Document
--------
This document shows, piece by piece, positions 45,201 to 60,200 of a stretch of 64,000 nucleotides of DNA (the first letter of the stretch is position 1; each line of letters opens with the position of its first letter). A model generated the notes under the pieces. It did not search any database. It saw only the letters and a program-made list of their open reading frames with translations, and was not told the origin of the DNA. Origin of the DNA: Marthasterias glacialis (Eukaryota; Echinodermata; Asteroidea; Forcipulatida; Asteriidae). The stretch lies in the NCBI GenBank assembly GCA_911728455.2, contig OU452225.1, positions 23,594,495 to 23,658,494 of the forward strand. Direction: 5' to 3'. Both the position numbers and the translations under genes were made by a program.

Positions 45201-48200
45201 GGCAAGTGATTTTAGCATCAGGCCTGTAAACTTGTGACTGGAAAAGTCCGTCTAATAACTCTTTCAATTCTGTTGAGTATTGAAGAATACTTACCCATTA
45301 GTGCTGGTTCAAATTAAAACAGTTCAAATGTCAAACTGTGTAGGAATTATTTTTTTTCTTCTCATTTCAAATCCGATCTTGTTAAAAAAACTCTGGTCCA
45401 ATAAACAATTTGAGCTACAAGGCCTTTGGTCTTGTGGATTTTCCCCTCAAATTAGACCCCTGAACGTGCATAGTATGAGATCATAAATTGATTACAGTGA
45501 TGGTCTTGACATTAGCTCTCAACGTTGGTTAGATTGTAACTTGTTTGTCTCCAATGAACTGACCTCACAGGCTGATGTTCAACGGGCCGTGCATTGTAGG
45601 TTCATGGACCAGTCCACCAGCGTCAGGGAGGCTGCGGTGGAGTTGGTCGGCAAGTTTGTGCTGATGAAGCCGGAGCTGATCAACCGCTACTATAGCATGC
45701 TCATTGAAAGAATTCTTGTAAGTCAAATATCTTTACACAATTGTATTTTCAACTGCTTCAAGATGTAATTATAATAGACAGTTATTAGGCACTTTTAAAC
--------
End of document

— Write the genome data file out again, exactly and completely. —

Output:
This document shows, piece by piece, positions 45,201 to 60,200 of a stretch of 64,000 nucleotides of DNA (the first letter of the stretch is position 1; each line of letters opens with the position of its first letter). A model generated the notes under the pieces. It did not search any database. It saw only the letters and a program-made list of their open reading frames with translations, and was not told the origin of the DNA. Origin of the DNA: Marthasterias glacialis (Eukaryota; Echinodermata; Asteroidea; Forcipulatida; Asteriidae). The stretch lies in the NCBI GenBank assembly GCA_911728455.2, contig OU452225.1, positions 23,594,495 to 23,658,494 of the forward strand. Direction: 5' to 3'. Both the position numbers and the translations under genes were made by a program.

Positions 45201-48200
45201 GGCAAGTGATTTTAGCATCAGGCCTGTAAACTTGTGACTGGAAAAGTCCGTCTAATAACTCTTTCAATTCTGTTGAGTATTGAAGAATACTTACCCATTA
45301 GTGCTGGTTCAAATTAAAACAGTTCAAATGTCAAACTGTGTAGGAATTATTTTTTTTCTTCTCATTTCAAATCCGATCTTGTTAAAAAAACTCTGGTCCA
45401 ATAAACAATTTGAGCTACAAGGCCTTTGGTCTTGTGGATTTTCCCCTCAAATTAGACCCCTGAACGTGCATAGTATGAGATCATAAATTGATTACAGTGA
45501 TGGTCTTGACATTAGCTCTCAACGTTGGTTAGATTGTAACTTGTTTGTCTCCAATGAACTGACCTCACAGGCTGATGTTCAACGGGCCGTGCATTGTAGG
45601 TTCATGGACCAGTCCACCAGCGTCAGGGAGGCTGCGGTGGAGTTGGTCGGCAAGTTTGTGCTGATGAAGCCGGAGCTGATCAACCGCTACTATAGCATGC
45701 TCATTGAAAGAATTCTTGTAAGTCAAATATCTTTACACAATTGTATTTTCAACTGCTTCAAGATGTAATTATAATAGACAGTTATTAGGCACTTTTAAAC